Well, it turned out that I didn't make it quite as far as I intended. Geared up and ready for solitude, for the ultimate blank slate and fresh start — "This year I resolve to up my compassion, boost my generosity and generally kick more ass!" — I skied over to the windowless tent salvaged from the Korean War that serves as the local dive bar and smoking lounge. Hoping to pat a few friends on the back, maybe knock down a quick shot of whatever was handy, I entered the hovel's cloudy, cancerous dimness. By 4 a.m., I was dancing shirtless in my Nordic boots.

When I finally extracted myself from the wreckage of that Antarctic bash, there was the sun, huge and constant as ever. With its unflinching Cyclopean glare, it seemed to accuse me of debauchery. I went for a half-hour ski, pushing hard into the sparkling nothingness, breathing heavily against my balaclava, trying to sweat out my sins. Sure, I fell over more than once, and, yeah, the track I laid was hardly straight. But somehow my personal messiness failed to mar the purity and perfection and beauty of the scene.

For a few vivid minutes, I felt myself a part of the polar clarity, a nameless snowflake, sibling to the infinite, child of the ice. Was it the booze at work? I'd like to think it was the place itself — Terra Antarctica, a far more primal and powerful substance to imbibe.

This year I'll usher in the New Year from the Northern Hemisphere, from good ol' Vermont, and, boy jeezum, there's no place I'd rather be. But that's not to say a part of me won't linger — won't always linger — in the frozen memories of a once-in-a-lifetime bacchanal at the bottom of the world.

So if you don't see me at First Night, shivering my butt alongside the Dancing Dragon Parade and the face-painted children, you'll know why. I'll be skiing laps in the snowy fields of Addison County, a rising moon filling in for my dropping mirror ball and midnight sun.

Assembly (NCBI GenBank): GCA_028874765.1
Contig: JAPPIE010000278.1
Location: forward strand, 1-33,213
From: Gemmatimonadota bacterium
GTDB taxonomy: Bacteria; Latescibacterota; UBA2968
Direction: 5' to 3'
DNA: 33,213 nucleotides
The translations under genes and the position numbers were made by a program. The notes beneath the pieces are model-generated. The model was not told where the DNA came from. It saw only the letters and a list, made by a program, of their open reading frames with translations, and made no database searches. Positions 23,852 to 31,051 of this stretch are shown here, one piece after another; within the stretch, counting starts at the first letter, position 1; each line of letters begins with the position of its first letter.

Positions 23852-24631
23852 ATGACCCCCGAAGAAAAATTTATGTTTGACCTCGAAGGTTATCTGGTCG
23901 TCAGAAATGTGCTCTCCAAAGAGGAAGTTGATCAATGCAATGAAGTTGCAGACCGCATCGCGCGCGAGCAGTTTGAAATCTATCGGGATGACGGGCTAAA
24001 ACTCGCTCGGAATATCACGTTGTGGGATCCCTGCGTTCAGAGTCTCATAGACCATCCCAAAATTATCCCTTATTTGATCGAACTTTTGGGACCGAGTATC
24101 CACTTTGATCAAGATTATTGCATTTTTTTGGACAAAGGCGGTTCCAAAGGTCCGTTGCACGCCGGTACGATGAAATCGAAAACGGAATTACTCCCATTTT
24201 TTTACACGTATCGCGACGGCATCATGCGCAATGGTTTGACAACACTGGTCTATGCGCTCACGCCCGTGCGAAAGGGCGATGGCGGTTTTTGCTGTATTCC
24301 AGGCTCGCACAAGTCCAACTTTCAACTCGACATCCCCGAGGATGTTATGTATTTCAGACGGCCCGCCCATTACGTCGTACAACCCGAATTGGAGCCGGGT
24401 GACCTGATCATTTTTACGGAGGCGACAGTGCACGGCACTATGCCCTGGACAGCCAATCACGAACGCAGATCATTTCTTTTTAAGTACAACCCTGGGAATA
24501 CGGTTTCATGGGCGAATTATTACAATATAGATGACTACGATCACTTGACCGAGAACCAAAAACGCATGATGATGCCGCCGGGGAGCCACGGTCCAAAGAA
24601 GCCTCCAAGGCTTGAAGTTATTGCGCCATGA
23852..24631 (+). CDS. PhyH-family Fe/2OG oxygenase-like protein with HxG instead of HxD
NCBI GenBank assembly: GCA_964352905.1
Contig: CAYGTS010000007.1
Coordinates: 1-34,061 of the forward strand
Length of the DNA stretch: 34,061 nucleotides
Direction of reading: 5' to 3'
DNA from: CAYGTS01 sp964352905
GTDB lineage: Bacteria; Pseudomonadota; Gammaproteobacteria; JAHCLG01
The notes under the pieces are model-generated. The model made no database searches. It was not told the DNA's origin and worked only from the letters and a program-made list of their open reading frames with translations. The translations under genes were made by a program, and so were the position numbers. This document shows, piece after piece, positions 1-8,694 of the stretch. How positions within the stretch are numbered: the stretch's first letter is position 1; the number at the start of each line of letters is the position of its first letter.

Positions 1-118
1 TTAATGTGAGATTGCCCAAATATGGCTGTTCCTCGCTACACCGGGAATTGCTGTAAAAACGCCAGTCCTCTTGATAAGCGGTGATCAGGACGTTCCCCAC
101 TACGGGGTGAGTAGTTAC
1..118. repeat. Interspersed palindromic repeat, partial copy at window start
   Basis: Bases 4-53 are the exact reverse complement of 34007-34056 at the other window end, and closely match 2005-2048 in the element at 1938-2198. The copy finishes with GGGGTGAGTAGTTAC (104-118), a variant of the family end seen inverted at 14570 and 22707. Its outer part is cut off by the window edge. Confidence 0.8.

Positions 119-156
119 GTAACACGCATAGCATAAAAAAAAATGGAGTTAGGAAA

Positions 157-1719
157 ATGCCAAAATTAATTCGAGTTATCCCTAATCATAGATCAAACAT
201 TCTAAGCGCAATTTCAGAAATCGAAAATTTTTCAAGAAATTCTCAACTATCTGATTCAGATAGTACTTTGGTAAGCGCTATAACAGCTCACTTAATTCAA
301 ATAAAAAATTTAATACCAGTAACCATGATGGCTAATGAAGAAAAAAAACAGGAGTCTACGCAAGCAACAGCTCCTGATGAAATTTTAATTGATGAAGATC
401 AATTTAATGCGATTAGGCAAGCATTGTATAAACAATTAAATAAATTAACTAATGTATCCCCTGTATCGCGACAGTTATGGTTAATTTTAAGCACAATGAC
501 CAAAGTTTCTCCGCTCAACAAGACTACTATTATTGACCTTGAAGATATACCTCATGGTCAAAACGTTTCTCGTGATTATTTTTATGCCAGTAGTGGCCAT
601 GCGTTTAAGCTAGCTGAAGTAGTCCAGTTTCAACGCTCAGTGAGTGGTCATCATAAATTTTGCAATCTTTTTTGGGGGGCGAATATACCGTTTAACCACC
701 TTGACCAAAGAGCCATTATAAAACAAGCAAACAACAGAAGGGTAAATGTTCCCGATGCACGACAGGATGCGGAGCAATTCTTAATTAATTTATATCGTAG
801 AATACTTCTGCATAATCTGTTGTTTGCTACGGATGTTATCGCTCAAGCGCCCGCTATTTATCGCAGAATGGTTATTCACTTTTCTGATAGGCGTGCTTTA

The idea isn't to re-create a past experience. It's to remember. To get out there in the wind, the same wind that rushes over the Pole and the entire world, the same wind that blows through all our years — past, present, future. To tip back a mini-bottle of something stiff. To salute the season and the cold. To recall that fleeting glimpse of limitless potential, of bright, shining openness, and keep on going forward, always forward into another lap.

And in case you were wondering: No, a hangover in Antarctica is not any different from one in Burlington or Rutland or Montpelier. This, too, is universal. We're in it together, friends.

Five, four, three, two, one... Happy New Year! Each December 31st, we gather with friends and family to usher in the new year - but how did these traditions begin? Get the goods right here!


The celebration of the new year is the oldest of all modern holidays. It was first observed in ancient Babylon about 4,000 years ago. In the years around 2,000 BC, Babylonians celebrated the beginning of a new year on what is now March 23rd, although they had no written calendar. March is actually a good time to celebrate a new year because spring begins and new crops are planted. The Romans' calendar was tampered with by so many emperors that it became out of sync with the sun. In 153 BC the Roman senate declared January 1st to be the beginning of the new year.

At midnight a brand new year begins!

Western Celebrations

Traditions of this holiday usually include making a New Year's resolution, which dates back to the early Babylonians. Popular modern resolutions include promising to clean your bedroom regularly or trying not to pick on your little sis/bro so much. The early Babylonians' most popular resolution was to return borrowed farm equipment.

Fireworks are used to celebrate the New Year

Celebrations Around the World

  • Turkey: New Year's celebrations begin on December 31st. Most people have a special dinner with family and friends. It should be no surprise that people in Turkey prepare a turkey feast. Homes are sometimes decorated with pine, but generally decorations aren't used.
  • Venezuela: People usually wear yellow underwear on New Year's Day for good luck. Most people also eat 12 grapes at midnight for good luck. Some people write wishes in a letter and then burn it. In almost every house, people have a big meal and make toasts with champagne.
  • Colombia: Burning "Mr. Old Year" is a New Year's tradition in some cities of Colombia. A big male doll stuffed with unwanted materials and sometimes fireworks is set on fire. These things will burn with the old year, meaning they want to forget all the bad things that happened during the past year.